Relatively little attention was paid in the early days of parallel computers to debugging the resulting parallel programs. We developed our approaches by trial and error during our various experiments in CP, and debugging was never a major research project in CP.
In this section, we shall consider some of the history and current technology of parallel debugging, as developed by CP.
Method 1. Source Scrutiny The way one worked on the early CP machines was to compile the target code, download it to the nodes, and wait. If everything worked perfectly, results might come back. Under any other circumstances, nothing would come out. The only real way to debug was to stare at the source code.
The basic problem was that while the communication routines discussed in the previous chapter were adequate (and in some sense ideal) for the task of algorithm development, they lacked a lot in terms of debugging support. In order to ``see'' the value of a variable inside the nodes, one had to package it up into a message and then send it to the host machine. Similarly, the host code had to be modified to receive this message at the right time and format it for the user's inspection. Even then only node 0 could perform this task directly, and all the other nodes had to somehow get their data to node 0 before it could be displayed.
Given the complexity of this task it is hardly surprising that users typically stared at their source code rather than attempt it. Ironically this procedure actually tended to introduce new bugs in the process of detecting the old ones because incorrect synchronization of the messages in nodes and host would lead to the machine hanging, probably somewhere in the new debugging code rather than the location that one was trying to debug. After several hours of fooling around, one would make the painful discovery that the debugging code itself was wrong and would have to start once more.
Method 2. Serial Channels In building the first CP hypercubes, each node had been given a serial RS-232 channel. No one quite knew why this had been done, but it was pointed out that by attaching some kind of terminal, or even a PC, it might be possible to send ``print'' statements out of the back of one or more nodes.
This was quickly achieved but proved less than the dramatic improvement one would have hoped. The interface was really slow and only capable of printing simple integer values. Furthermore, one had to use it while sitting in the machine room and it was necessary to attach the serial cable from the debugging terminal to the node to be debugged-an extremely hazardous process that could cause other cables to become loose.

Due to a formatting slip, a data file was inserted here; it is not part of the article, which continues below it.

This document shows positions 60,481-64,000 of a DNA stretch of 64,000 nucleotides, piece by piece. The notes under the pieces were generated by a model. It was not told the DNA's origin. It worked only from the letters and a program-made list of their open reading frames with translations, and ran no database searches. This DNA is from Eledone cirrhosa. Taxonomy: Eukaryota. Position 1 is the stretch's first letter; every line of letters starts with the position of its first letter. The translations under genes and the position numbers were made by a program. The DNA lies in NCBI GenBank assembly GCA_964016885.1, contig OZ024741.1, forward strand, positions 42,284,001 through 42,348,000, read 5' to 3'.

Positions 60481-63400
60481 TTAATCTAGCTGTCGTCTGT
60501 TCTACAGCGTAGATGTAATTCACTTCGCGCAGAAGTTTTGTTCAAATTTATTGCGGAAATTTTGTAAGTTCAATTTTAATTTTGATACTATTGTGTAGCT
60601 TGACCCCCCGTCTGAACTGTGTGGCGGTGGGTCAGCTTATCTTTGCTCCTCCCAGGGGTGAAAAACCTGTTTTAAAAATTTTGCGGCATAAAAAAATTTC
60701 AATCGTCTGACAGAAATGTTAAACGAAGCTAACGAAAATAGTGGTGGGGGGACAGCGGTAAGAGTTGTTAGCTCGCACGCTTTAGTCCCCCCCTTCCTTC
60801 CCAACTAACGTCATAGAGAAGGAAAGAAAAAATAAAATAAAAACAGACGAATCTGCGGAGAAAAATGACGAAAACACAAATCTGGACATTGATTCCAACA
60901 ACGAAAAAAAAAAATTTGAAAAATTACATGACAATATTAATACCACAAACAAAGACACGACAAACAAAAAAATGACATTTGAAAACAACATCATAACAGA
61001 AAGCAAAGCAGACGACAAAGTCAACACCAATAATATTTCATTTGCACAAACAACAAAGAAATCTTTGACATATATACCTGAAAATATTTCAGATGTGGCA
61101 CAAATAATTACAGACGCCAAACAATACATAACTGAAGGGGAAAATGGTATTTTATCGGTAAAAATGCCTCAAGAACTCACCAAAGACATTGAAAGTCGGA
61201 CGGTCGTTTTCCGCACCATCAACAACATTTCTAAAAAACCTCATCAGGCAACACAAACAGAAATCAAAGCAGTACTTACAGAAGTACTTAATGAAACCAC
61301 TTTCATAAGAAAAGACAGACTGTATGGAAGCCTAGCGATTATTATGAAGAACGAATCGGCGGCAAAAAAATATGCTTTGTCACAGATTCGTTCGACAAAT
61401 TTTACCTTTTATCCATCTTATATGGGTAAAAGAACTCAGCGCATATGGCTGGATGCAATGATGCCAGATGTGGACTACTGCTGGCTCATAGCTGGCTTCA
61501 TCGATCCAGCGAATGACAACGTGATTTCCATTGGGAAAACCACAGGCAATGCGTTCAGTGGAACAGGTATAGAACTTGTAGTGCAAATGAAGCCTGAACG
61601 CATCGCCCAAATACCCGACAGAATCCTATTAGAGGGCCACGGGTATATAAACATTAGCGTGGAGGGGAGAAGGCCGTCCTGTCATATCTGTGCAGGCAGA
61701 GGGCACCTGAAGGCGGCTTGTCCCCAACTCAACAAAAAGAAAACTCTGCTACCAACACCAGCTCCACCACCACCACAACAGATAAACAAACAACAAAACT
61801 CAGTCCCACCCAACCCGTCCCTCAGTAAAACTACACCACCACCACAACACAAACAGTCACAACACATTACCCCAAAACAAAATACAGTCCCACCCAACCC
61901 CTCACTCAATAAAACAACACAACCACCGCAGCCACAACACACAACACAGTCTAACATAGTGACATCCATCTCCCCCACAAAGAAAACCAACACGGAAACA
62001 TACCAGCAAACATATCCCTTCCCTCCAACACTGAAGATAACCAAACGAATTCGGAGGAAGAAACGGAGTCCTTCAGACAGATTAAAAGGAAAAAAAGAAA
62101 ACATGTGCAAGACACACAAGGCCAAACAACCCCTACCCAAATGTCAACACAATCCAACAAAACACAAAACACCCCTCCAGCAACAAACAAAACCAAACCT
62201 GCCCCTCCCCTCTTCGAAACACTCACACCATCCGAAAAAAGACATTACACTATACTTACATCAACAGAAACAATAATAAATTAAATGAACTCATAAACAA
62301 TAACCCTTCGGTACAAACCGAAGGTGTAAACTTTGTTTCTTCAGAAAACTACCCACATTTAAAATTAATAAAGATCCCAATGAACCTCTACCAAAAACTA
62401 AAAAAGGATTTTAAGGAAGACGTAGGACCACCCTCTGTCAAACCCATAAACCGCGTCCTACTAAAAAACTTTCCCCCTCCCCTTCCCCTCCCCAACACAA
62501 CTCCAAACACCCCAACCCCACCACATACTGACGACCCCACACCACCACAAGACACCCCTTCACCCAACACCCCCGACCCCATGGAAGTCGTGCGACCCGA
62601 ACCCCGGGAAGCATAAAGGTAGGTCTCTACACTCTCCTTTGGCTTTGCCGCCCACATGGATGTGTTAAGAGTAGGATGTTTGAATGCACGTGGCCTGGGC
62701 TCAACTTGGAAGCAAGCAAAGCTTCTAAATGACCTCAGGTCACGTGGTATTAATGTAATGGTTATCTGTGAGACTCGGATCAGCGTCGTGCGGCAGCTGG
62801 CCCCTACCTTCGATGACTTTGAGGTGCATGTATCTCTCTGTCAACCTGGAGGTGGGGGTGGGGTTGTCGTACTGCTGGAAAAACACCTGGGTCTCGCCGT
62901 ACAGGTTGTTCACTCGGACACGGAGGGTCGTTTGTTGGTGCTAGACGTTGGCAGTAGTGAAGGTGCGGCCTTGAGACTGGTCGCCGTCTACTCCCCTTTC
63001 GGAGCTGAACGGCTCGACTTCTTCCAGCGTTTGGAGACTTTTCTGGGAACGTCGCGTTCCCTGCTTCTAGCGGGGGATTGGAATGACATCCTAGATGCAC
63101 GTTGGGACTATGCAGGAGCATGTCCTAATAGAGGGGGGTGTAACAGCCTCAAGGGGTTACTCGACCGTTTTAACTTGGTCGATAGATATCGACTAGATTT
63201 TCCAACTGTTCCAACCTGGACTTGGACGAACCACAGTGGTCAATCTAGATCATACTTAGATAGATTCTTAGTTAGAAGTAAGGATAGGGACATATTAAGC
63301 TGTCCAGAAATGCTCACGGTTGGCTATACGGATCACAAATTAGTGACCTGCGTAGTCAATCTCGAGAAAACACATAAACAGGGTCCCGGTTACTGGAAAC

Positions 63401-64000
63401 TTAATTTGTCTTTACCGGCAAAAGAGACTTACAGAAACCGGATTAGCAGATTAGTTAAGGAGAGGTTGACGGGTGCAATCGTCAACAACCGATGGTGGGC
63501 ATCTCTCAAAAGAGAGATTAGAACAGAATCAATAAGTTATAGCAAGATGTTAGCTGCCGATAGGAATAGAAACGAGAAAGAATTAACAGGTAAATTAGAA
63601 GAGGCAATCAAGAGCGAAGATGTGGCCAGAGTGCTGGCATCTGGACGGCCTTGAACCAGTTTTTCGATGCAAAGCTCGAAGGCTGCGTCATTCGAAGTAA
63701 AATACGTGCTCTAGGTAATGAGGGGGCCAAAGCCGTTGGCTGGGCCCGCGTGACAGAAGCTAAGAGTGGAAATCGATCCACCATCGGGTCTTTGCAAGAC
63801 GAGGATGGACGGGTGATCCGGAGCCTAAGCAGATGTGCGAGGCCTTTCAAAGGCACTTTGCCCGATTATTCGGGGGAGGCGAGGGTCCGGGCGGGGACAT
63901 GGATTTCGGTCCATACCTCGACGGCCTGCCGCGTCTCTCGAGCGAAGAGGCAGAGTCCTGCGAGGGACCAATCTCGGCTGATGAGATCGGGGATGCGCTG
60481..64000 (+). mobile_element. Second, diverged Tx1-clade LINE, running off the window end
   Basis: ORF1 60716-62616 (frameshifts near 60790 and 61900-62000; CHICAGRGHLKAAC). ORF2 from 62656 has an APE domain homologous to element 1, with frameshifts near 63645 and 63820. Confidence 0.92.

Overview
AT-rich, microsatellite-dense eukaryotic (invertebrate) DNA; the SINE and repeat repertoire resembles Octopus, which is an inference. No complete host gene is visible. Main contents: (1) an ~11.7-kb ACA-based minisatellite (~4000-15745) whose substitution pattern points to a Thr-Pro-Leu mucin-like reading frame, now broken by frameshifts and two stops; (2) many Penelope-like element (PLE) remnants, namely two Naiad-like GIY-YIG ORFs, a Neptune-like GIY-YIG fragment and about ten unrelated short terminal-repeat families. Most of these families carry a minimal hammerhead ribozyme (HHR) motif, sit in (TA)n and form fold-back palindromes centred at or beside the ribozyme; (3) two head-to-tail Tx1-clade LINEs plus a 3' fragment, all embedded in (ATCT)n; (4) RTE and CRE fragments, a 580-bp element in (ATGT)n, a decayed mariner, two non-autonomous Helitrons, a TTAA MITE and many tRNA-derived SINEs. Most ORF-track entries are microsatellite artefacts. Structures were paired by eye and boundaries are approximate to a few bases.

A modification of the process that should probably have pointed us in the right direction immediately was when the MS-DOS program DEBUG was modified for this interface. Finally, we could actually insert breakpoints in the target node code and examine memory!
Unfortunately, this too failed to become popular because of the extremely low level at which it operated. Memory locations had to be specified in hexadecimal and code could only be viewed as assembly language instructions.
A final blow to this method was that our machines still operated in ``single-user'' mode-that is, only a single user could be using the system at any one time. As a result, it was intolerable for a single individual to ``have'' the machine for a couple of hours while struggling with the DEBUG program while others were waiting.
Method 3. Cubix As has been described in the previous section on communication systems, the advent of the Cubix programming style brought a significant improvement to the life of the parallel code developer. For the first time, any node could print out its data values, not using some obscure and arcane functions but with normal printf and WRITE statements. To this extent, debugging parallel programs really did become as simple as debugging sequential ones.
Using this method took us out of the stone age: Each user would generate huge data files containing the values of all the important data and then go to work with a pocket calculator to see what went wrong.
Method 4. Help from the Manufacturer The most significant advance in debugging technology, however, came with the first nCUBE machine. This system embodied two important advances:
The ``real'' kernel was a mixed blessing. As has been pointed out previously, we didn't really need most of its resources and resented the fact that the kernel imposed a message latency almost ten times that of the basic hardware. On the other hand, it supported real debugging capabilities.
Unfortunately, the system software supplied with the nCUBE hadn't made much more progress in this direction than we had with our ``DEBUG'' program. The debugger expected to see addresses in hex and displayed code as assembly instructions. Single stepping was only possible at the level of a single machine instruction.
Method 5. The Node Debugger: ndb Our initial attempt to get something useful out of the nCUBE's debugging potential was something called ``bdb'' that communicated with nCUBE's own debugger through a pipe and attempted to provide a slightly more friendly user interface. In particular, it allowed stack frames to be unrolled and also showed the names of functions rather than the absolute addresses. It was extremely popular.
As a result of this experience, we decided to build a full-blown, user-friendly, parallel programming debugger, finally resulting in the CP and now ParaSoft tool known as ``ndb,'' the ``node debugger.''